Save The Bay’s Education Team has begun to implement a new activity that’s only possible with a fusion of Bay-Saving values. Instead of throwing them out, Save The Bay staff collected their egg cartons for a great application of reuse! This activity, adapted from Life Lab, is called 6 of 1, ½ Dozen of the Other. This provides a new way for students to explore marsh ecosystems by interacting with each other and their environment. Using their egg cartons (or “secret science containers”), students collect items using opposite descriptive words written on the bottom. Soft and hard, wet and dry, and living or nonliving are some pairs that they use. Once students collect their items, they switch with another pair and guess each other’s words! Mostly done with students grades 1-6, older students can participate and choose their own words. This hands-on and engaging activity satisfies California State Standards and Next Generation Science Standards. Thanks to our Education team, kids are getting out to experience our beautiful Bay, learning necessary science skills, and having fun while doing it!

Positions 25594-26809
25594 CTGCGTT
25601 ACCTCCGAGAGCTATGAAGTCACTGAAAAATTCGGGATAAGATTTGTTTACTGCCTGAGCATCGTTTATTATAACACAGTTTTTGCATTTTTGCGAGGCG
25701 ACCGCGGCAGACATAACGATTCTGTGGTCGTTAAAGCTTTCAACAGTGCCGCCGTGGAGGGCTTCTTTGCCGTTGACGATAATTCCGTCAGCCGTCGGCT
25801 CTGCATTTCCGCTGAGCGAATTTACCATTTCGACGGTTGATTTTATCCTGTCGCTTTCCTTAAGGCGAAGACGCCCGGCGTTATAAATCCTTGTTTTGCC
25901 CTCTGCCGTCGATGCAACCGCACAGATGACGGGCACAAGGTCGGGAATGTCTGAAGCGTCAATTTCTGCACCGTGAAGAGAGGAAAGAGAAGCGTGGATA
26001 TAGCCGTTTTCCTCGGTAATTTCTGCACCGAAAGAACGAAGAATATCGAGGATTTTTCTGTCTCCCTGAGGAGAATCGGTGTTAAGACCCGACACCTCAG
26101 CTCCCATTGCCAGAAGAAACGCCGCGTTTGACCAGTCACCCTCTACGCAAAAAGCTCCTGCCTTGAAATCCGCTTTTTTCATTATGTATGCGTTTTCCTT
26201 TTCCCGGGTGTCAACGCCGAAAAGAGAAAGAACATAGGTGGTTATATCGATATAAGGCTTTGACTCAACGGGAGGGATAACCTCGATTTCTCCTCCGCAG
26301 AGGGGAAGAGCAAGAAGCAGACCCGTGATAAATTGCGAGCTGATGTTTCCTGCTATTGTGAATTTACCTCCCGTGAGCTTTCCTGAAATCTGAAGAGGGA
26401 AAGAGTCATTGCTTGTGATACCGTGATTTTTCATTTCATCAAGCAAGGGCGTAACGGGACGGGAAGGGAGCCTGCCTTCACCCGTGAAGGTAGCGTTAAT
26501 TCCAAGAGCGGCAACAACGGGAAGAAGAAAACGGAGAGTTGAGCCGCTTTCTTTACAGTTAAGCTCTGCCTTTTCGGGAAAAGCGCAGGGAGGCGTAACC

This month marks my one-year anniversary with Save The Bay as the Restoration Education Specialist. It has been a privilege working on protecting and restoring tidal marshes around the Bay through environmental education, habitat restoration and civic engagement with such a wonderful team. Looking back at this year, I am so proud of our Education Program’s accomplishments! Our education team has been working towards increasing access in our education programs. Many schools lack the funding and resources to participate in field trips, including environmental education programs. The two main barriers that inhibit many schools from joining our field trips are economic and linguistic challenges. Many schools cannot afford to spend money on field trips and transportation. One school bus can cost a school as much as $1,000 per bus! Not only are our field trips free, we also provide funds for bus transportation for schools that otherwise cannot afford it. Our team works hard to provide this opportunity for schools that qualify by engaging in targeted outreach. To address linguistic barriers, the habitat restoration team spends time in each of our meetings to learn and practice Spanish. We strive to communicate with Spanish speaking students and families. Furthermore, our education team has been working to provide Spanish and English in our instructions and on each visual that we use in our education program activities. While teaching, we use scaffolding techniques, such as hand motions and large visuals, to ensure students who are English language learners are able to engage and have fun. I love having students translate for us as it gives them leadership opportunities. We are in the final stages of editing our curriculum binder! This binder contains all of our program descriptions, activities, tricks and tips so that anyone, a volunteer, fellow or new staff member, can successfully lead a Community Based Restoration Education Program. We also have aligned many of our activities to Next Generation Science Standards. These Standards have been a wonderful tool in helping us figure out how to inspire students to become bay stewards and make connections to the bay and their everyday lives. NGSS combines science and engineering practices to encourage students to ask questions, experiment and be curious about the world and the community around them. We tailor our programs to fit each teacher’s learning objectives and educational needs. I am looking forward to this school season and thrilled to try new activities in the field! Come join us in the marsh by signing up for one of our student or volunteer programs!